Recently, I read that a couple of well-known authors (one of them Philip Roth) have decided to stop writing novels, presumably because of advancing age. That was in 2012 when Roth was 79 years old. The other author, a woman whose name escapes me now, was slightly older. It made me sad to think they believed their age would prevent them from writing good fiction in the future.
Then, on January 27, 2014, The New York Times ran an article, “The Older Mind May Just Be a Fuller Mind,” which pointed out that the studies we’ve been reading for years about how our brain declines with age, may be just - well, wrong.
Surveys are only as good as the questions they ask and the persons they ask them of. My favorite example of how misleading that can be deals with a survey linking alcohol consumption with shorter life spans. It said that people who drank “moderately” lived longer than teetotalers, those who didn’t drink at all. A later study pointed out that the wrong question had been asked. Instead of “Do you consume alcohol heavily, moderately or not at all?” they should have asked, “Have you ever consumed alcohol?” Why? Because the earlier survey question ended up including members of AA and people whose doctors had recently advised them to quit. “Have you ever consumed alcohol?” revealed lifetime teetotalers actually lived longer than anyone else.
Scientists who were questioned for the New York Times article pointed out that earlier studies had asked the wrong question or the wrong people. The newer studies revealed that older people don’t have to lose brain function with age. When a survey used words and phrases that a 70-year-old educated person would likely know, and a separate set of words that 20-somethings would know, 75% of the difference between the groups disappeared.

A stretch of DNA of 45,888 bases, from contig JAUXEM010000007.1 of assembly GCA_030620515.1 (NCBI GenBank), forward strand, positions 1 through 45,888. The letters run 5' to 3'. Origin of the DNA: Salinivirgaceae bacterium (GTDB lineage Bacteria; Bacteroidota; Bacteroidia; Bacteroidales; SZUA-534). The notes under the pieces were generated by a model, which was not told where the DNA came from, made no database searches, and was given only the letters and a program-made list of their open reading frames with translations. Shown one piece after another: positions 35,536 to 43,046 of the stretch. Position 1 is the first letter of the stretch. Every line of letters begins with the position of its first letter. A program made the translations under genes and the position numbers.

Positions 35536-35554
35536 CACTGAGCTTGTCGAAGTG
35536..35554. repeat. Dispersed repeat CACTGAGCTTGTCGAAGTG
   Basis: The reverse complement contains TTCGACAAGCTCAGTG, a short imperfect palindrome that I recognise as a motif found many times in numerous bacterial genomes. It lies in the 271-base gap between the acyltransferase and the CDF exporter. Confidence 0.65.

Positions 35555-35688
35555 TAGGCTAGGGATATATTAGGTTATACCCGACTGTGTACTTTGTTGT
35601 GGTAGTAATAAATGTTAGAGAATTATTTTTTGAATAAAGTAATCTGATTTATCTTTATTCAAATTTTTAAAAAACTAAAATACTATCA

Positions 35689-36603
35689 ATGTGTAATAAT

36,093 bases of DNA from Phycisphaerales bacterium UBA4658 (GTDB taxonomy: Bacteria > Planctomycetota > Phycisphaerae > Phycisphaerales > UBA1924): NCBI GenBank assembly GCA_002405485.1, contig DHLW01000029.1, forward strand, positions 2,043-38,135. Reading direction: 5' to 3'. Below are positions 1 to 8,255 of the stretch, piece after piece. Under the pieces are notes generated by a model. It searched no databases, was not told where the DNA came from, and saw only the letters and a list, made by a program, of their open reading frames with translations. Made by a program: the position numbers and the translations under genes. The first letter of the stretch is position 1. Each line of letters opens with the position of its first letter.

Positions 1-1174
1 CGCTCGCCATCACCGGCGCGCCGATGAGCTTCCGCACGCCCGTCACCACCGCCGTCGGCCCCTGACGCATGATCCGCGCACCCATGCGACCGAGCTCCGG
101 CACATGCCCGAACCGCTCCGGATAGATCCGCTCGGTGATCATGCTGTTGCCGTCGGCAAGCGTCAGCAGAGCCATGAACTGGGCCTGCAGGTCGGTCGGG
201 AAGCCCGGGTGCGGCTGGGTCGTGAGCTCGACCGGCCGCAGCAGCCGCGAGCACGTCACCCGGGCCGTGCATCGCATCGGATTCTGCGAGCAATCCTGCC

Older people have lived longer (duh!) and therefore know more. That is to say, the larger the library in your mind, the longer it might take you to find a particular word. It goes without saying that many people remain quick-witted into their 90s, so individuals’ rapid (or slow) decline may have less to do with them than the study method used. For instance, early studies didn’t measure the effects of pre-symptomatic Alzheimer’s.
Dr. Laura Carstenson, a psychologist at Stanford University, found that people develop a bias toward words that have a positive association for them. Therefore, just asking them to memorize random word pairs, like “ostrich and house,” don’t reveal the actual memory of many patients and “put older people at a disadvantage.”
This digital-age challenge to “cognitive decline” serves as an explanation for so-called “senior moments.” It’s not that you’re slow. It’s that you know so much.
So, give me a minute and I’ll remember the name of that other author I mentioned in the first paragraph.